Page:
When local police, fire or animal control officers come across an injured wild animal, their first call is often to Spofford. He gets calls from private citizens, as well.
Sometimes, all it takes is a little friendly help. A couple of years ago, for example, he freed a coyote stuck in a fence at a Salem home. He arrived to find the animal with its two hind paws sticking through the top of the fence while it stood on its front paws in the snow. He checked the coyote for injuries and then knocked off the top of the pickets. The animal yowled and scampered away.
Fellow firefighter Russell Lewis was part of a recent duck rescue at Northshore Mall when six ducklings took a 15-foot plunge down a grate. Spofford wasn’t there, but Lewis said that after firefighters rescued the ducks and turned them over to the animal control officer, the first thing she told them was she’d take the ducks right over to Spofford.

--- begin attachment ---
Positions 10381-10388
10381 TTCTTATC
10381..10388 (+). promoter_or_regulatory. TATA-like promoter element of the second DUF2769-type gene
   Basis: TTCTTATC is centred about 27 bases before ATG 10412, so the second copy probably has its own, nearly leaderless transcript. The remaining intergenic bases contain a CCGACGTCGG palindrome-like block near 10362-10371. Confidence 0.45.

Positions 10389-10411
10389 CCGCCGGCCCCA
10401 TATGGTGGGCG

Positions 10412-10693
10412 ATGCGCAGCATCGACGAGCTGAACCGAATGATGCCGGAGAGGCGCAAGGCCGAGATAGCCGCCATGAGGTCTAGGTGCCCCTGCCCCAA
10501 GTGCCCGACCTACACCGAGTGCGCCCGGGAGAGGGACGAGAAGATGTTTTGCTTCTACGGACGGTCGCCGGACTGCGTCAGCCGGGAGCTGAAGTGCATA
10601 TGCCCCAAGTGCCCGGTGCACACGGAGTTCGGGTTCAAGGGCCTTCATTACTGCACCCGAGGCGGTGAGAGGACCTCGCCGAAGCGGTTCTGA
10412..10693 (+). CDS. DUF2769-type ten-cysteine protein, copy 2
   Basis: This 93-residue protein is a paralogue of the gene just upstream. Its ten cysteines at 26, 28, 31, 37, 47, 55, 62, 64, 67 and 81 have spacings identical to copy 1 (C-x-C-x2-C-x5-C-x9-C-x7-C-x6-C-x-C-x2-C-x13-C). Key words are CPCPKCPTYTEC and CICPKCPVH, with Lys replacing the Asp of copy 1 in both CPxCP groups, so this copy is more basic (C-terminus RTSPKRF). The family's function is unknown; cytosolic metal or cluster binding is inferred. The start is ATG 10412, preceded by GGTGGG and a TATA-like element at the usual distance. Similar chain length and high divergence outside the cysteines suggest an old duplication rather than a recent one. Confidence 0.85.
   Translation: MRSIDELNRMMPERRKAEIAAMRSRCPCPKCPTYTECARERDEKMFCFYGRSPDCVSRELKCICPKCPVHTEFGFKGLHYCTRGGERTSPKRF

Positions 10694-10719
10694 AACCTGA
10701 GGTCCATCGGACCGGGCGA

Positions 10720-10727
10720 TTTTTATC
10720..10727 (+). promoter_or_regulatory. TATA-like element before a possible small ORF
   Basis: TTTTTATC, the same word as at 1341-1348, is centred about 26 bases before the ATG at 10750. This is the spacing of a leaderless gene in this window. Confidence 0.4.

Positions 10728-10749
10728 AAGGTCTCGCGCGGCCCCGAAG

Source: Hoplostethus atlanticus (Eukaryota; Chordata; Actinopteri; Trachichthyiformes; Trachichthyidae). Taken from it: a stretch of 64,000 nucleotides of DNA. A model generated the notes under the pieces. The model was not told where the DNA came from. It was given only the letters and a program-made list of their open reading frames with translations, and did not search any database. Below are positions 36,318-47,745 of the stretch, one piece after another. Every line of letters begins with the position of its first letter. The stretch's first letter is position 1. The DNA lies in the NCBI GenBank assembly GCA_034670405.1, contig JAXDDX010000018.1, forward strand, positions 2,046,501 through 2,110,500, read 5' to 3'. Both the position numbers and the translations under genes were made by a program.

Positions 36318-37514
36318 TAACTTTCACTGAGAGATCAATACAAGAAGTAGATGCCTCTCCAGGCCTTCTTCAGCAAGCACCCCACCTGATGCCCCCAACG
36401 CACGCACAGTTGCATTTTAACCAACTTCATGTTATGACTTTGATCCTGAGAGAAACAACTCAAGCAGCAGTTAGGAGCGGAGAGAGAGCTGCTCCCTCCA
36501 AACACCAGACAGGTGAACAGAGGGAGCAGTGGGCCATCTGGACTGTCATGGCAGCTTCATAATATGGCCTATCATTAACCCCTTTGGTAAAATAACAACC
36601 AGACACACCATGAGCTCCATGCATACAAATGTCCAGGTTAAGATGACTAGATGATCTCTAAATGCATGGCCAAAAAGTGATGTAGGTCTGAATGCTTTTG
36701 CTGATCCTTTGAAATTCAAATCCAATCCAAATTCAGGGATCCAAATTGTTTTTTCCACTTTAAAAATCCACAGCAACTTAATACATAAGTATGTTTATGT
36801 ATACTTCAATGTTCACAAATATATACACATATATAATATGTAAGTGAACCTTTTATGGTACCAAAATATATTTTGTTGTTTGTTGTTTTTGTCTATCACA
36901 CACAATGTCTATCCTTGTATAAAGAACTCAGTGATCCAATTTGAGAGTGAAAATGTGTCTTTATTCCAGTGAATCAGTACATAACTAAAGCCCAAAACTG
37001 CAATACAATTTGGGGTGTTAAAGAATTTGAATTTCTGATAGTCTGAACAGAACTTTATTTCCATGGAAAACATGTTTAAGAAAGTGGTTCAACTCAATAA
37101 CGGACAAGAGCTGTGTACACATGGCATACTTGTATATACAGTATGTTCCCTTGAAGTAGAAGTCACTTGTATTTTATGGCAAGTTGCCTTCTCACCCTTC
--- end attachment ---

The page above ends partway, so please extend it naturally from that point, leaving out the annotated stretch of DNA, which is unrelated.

He called the station later to confirm that the ducklings had arrived safely.
Spofford became involved with animal rescue 20 years ago and assisted others for several years before becoming licensed himself last year. Despite state certification and licensure, the job is completely voluntary. Spofford pays the bills for food and medical care. It costs him $150 to $200 a week for the raccoons’ milk.
Right now, he has 25 raccoons, 10 squirrels and three or four cottontail rabbits down in his basement. He also has five cats and a Flemish giant rabbit, but those are pets.
Once the animals are ready to transition to the second stage of care, they move to larger cages in his backyard before finally heading to a friend’s farm in Peabody. At that point, the animals are placed in prerelease cages, where they slowly get acclimated to nature.
When they’re ready, he said, “they go climb a tree, and we walk away.”